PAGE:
Thursday, April 19, 2012

Mike Nova: Does Breivik suffer from DELUSIONAL DISORDER, Grandiose - Persecutory Type?

Mike Nova:
Does Breivik suffer from DELUSIONAL DISORDER? (Grandiose - Persecutory Type)?

All symptoms and behaviors fit into this (relatively rare but very well recognised, well described, discrete - which is important for its clinical validity; and very interesting psychopathologically and also historically - Krepeline, Freud, etc.) syndrome quite nicely. If these diagnostic impressions are confirmed in further psychiatric evaluations and affirmed by the court, then Breivik definitely should not be considered legally responsible (although he is fit to proceed) for his crime and should be treated as an "insane" and mentally ill.
In addition to this, his habitus (square face and jaw, etc.) and quality of his emotional reactions (e.g. on questioning on Day 3 of the Trial) betray the signs of subtle yet visible organicity with some affective involvement. It would be surprising if his cognitive functioning and the results of neuropsychological testing are intact completely. The results of EEG, including sleep deprivation EEG, would be interesting to see; temporal lobes dysfunction is quite possible.
The results of projective tests could shed some light on the state of his emotional life.
Is it possible to influence or use for adverse purposes persons ill with Delusional Disorder, in other words, to "program" them? Yes, it is, if it is done skillfully and suggestions are incorporated into a subject's delusional system or if the delusions are shared.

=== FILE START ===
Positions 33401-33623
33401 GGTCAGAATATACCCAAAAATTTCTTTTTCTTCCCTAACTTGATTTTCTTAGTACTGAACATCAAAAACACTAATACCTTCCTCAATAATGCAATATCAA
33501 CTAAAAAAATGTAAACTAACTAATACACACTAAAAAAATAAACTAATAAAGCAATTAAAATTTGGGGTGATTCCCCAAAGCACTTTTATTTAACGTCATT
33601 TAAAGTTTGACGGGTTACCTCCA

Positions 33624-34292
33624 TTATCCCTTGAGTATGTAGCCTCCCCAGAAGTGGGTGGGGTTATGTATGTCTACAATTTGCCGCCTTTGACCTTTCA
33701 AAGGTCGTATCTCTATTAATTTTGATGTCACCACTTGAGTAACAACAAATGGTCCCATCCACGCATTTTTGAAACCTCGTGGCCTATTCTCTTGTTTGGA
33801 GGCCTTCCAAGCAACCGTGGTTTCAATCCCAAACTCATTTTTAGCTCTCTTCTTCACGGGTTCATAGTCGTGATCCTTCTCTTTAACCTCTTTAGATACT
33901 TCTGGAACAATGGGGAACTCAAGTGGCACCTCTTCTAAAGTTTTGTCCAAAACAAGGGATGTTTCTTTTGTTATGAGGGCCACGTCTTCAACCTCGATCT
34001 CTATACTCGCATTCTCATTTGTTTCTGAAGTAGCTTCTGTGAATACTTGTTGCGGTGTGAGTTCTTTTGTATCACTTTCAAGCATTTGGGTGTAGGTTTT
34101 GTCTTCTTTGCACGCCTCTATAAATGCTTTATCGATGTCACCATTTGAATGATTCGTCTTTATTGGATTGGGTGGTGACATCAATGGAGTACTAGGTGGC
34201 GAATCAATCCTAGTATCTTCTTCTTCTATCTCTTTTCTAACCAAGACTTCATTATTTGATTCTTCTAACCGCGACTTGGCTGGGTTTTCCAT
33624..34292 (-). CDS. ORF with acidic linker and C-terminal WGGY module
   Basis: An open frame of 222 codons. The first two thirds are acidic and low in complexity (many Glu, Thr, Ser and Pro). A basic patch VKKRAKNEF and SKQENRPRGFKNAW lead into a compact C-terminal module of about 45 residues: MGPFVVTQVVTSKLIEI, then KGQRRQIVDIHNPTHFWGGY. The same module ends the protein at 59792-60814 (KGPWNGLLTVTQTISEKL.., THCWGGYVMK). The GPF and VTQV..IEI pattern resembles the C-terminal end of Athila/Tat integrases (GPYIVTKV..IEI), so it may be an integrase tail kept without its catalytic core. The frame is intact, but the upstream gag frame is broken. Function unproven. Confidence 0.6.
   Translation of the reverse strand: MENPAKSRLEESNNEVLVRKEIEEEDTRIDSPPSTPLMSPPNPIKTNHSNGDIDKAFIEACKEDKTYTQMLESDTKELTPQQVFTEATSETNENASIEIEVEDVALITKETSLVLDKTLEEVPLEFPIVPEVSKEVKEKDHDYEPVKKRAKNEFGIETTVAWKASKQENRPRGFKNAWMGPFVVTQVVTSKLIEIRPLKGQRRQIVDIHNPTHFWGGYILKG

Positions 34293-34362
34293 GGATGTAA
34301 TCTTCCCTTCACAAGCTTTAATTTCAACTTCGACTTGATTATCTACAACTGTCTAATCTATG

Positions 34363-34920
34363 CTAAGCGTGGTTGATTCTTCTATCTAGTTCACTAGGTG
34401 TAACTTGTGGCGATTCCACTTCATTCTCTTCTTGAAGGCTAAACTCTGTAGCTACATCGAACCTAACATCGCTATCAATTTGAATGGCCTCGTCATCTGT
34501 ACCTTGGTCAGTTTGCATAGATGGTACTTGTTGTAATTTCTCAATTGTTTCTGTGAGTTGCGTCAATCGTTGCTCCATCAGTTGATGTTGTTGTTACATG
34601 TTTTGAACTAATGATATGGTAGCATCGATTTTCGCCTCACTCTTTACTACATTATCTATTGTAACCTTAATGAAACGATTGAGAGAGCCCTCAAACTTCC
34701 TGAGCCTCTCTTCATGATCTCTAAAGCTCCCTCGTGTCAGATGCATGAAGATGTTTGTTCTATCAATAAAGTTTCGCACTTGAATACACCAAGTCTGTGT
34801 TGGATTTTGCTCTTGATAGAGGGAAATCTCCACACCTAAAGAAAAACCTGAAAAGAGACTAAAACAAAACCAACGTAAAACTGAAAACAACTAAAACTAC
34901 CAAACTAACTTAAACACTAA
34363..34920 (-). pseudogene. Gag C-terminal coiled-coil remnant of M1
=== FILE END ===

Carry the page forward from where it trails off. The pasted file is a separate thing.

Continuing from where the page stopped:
Thus, a new vista of possibilities has opened, in the light of Day 3 of the Trial's revelatons of Breivik's connections with Serbian nationalists and history of his military or intelligence training in Belarus.

References and Links

The “Pseudocommando” Mass Murderer: A Blaze of Vainglory - Psychiatric Times
By Robert I. Simon, Liza H. Gold

Front Cover
0 Reviews
Cambridge University Press, Mar 4, 1999 - 261 pages
Delusional disorder, once termed paranoia, was an important diagnosis in the late nineteenth and early twentieth centuries. Only in 1987 was it reintroduced into modern psychiatric diagnosis after being incorporated with schizophrenia. This book provides a comprehensive review of delusional disorder for psychiatrists and other clinicians. Beginning with the emergence of the concept of delusional disorder, the book goes on to detail its manifold presentations, differential diagnosis and treatment. The author provides many instructive case histories, illustrating

delusional disorder

delusional disorder Breivik - Google Search


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